Last Thursday afternoon, in equal parts disbelief and denial, I sat in a metal chair beside the nurse's desk at Khalifa Urgent Care Clinic in Abu Dhabi.
"What brings you here?" an unsmiling nurse asked me.
"I was riding. I fell off a horse," I said, showing her the swollen middle finger on my left hand.
"Your first time?" she asked.
I began to feel as if I were in the confessional.
"No, I've ridden for a while," I said. "I broke my right arm in February - also falling off a horse."
"Not a very good rider," she said.
"You could say that," I said, nodding my head. I'd earned that one: my left middle finger turned out to be broken.
I had broken my right arm two months ago, in February. When I got the cast off after six long weeks, I told myself I wouldn't ride again. The healing process had been more difficult than I'd anticipated.
But over subsequent days, even as I decided to quit riding forever, the demands on my time/energy were mounting. Our eldest needed advice on which college he should attend. The mail needed sorting, the house needed de-cluttering, and the younger boys needed to organize play-dates. The height of the laundry began to rival the Hajar Mountains.
My inner self yearned for something just for me.
I got the okay from my doctor for riding, and I set up a private lesson. Sitting on the slowest horse in the stables, I was exuberant to be back in the saddle.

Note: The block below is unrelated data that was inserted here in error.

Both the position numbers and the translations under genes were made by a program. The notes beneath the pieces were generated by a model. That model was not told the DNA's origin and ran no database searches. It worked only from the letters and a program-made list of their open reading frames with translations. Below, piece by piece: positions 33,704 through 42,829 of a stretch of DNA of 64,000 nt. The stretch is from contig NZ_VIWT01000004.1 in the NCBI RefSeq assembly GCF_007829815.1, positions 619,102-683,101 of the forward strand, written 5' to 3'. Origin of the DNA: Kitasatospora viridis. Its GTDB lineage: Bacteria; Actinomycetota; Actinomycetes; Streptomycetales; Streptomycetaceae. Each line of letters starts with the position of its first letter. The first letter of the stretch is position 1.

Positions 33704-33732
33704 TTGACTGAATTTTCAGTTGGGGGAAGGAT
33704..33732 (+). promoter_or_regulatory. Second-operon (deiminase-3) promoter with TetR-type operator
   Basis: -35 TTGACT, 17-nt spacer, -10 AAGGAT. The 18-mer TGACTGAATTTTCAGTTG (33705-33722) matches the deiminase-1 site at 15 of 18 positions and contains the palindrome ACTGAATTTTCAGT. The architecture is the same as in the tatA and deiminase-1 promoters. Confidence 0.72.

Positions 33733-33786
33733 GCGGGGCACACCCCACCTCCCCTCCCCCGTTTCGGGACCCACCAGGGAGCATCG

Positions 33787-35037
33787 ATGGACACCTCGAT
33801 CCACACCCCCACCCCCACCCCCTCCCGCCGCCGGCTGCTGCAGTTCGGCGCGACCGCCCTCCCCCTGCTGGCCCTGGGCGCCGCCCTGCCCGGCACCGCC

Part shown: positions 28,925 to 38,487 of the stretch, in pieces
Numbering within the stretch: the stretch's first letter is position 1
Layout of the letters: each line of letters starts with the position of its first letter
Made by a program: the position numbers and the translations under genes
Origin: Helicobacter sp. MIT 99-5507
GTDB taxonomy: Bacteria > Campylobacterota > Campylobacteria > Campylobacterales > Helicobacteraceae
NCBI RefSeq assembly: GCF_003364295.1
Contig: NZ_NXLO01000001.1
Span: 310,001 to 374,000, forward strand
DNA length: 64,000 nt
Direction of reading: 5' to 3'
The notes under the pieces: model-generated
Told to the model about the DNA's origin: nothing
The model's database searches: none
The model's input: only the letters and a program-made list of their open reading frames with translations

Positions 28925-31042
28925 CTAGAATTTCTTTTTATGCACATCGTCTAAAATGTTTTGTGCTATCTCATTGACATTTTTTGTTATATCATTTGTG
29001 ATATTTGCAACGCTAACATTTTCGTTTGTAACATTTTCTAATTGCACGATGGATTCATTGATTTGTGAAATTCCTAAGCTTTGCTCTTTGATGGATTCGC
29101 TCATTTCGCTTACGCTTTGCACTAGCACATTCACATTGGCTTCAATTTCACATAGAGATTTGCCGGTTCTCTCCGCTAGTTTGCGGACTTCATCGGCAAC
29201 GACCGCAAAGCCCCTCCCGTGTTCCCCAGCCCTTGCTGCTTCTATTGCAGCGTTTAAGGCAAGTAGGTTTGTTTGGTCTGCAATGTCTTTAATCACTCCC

"I haven't that much fun in a long time," I told M that evening, smiling for the first time in weeks.
Last Thursday, my horse made an abrupt stop while cantering. I went over his head and onto the ground. I didn't do anything wrong, my teacher said. But accidents happen. My finger was killing me. I didn't yet know it was broken, but I knew I had to quit this sport.
I looked at my riding instructor. I felt very sad as I began my first Abu Dhabi good-bye.
I wished this gentle man much happiness and success in life, with his job, with his wife and his new baby. He wasn't a personal friend, but I liked him very much. His workday began at 6 a.m. every day except Friday. He grew up in Morocco, where his father had been a showjumping trainer. He was endlessly patient and an excellent rider himself. He spoke Arabic, French and English - sometimes all three in one lesson.
Over the time I knew him, I'd enjoyed hearing about his baby: it was the one area where I felt I could return the favor and offer him advice. I was leaving Abu Dhabi this summer. I knew I'd never see him again.
I mumbled good-bye and left, saving my tears for the car ride home.